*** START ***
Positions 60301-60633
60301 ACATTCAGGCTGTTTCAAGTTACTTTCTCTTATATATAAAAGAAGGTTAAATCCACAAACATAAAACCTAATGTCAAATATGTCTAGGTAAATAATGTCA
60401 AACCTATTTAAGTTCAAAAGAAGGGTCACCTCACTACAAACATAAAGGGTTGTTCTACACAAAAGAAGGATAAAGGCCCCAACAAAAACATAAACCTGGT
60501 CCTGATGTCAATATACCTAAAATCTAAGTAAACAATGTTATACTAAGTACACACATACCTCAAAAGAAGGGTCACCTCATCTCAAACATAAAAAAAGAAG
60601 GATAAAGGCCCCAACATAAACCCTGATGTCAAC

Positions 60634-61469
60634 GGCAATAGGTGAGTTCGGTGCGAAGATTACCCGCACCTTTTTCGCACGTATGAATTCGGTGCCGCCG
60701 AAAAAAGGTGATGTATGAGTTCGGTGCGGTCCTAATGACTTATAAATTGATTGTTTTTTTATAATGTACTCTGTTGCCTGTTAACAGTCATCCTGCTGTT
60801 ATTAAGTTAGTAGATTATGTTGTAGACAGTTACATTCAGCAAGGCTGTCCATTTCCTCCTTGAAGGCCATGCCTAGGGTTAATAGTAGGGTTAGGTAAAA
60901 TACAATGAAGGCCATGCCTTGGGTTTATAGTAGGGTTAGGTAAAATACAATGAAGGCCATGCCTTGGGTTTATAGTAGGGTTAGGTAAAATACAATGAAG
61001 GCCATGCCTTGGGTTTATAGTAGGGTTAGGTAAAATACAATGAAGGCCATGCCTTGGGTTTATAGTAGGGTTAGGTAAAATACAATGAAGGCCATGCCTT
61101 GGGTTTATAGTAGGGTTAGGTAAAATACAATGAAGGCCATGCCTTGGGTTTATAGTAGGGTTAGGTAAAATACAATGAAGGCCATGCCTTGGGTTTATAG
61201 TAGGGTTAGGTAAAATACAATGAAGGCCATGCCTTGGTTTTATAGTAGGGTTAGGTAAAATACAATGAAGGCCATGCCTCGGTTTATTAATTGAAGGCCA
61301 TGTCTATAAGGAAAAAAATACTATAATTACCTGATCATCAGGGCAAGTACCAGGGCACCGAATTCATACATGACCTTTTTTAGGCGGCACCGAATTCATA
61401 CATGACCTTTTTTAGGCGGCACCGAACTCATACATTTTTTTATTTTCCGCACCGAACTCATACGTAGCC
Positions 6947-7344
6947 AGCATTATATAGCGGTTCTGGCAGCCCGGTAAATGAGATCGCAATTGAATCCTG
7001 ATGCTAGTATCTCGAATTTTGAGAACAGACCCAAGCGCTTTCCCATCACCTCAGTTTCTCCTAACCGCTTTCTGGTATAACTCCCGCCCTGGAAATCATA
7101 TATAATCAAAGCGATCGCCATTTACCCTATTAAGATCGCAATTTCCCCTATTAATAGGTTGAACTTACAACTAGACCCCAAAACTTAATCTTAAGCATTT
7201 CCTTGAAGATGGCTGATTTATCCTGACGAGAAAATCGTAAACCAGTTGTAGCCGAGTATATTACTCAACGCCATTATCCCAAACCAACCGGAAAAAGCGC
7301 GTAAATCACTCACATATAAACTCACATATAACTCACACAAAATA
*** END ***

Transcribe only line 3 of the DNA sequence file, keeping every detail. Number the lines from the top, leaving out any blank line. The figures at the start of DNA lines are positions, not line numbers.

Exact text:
60401 AACCTATTTAAGTTCAAAAGAAGGGTCACCTCACTACAAACATAAAGGGTTGTTCTACACAAAAGAAGGATAAAGGCCCCAACAAAAACATAAACCTGGT